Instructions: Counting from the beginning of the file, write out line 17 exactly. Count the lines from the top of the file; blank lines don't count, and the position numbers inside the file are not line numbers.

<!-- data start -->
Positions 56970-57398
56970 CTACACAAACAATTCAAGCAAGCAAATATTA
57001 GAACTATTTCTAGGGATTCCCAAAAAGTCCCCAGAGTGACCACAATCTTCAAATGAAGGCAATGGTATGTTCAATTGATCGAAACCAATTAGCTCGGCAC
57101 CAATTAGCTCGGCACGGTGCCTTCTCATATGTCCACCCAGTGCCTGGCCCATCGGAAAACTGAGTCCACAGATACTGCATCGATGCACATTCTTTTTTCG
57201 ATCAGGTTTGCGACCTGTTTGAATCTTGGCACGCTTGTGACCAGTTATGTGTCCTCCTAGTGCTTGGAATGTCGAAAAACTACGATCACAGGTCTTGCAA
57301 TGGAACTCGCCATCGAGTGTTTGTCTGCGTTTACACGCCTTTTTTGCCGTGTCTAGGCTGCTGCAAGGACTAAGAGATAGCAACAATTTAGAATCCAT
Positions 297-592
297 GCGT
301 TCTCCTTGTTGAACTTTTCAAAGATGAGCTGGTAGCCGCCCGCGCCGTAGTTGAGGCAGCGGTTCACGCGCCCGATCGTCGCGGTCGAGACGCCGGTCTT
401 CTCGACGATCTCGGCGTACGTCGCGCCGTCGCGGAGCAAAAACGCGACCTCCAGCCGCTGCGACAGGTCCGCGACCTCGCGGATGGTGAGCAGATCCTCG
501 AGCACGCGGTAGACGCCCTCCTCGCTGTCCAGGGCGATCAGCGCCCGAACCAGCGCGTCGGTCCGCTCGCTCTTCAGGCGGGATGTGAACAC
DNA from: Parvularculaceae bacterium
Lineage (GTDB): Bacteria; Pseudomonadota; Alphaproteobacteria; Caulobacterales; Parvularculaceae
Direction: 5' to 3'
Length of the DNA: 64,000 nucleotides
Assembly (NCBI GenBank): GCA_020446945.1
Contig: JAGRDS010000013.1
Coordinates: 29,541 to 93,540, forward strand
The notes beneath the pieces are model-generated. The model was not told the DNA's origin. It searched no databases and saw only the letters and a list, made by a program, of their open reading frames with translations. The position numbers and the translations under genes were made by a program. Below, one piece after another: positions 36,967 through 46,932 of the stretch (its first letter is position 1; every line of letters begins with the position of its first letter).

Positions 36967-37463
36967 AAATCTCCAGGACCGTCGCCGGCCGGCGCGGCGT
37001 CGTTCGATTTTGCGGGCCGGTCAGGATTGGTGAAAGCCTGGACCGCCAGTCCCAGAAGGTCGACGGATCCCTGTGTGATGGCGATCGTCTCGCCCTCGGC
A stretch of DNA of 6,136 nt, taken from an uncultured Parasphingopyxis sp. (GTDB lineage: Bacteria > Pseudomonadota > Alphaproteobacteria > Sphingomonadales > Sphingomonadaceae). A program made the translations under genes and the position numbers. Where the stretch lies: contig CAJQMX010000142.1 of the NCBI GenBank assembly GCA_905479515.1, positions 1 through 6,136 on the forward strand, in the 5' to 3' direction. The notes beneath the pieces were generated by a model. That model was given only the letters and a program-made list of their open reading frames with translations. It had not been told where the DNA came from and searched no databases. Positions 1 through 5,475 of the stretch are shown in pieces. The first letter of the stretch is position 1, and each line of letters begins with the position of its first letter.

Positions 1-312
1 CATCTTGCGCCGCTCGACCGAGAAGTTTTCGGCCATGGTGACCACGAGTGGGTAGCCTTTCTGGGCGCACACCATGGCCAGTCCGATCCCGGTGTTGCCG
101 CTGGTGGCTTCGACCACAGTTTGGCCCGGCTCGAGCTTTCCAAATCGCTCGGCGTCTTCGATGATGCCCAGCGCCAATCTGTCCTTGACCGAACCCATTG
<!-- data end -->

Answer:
Contig: JAGRDS010000013.1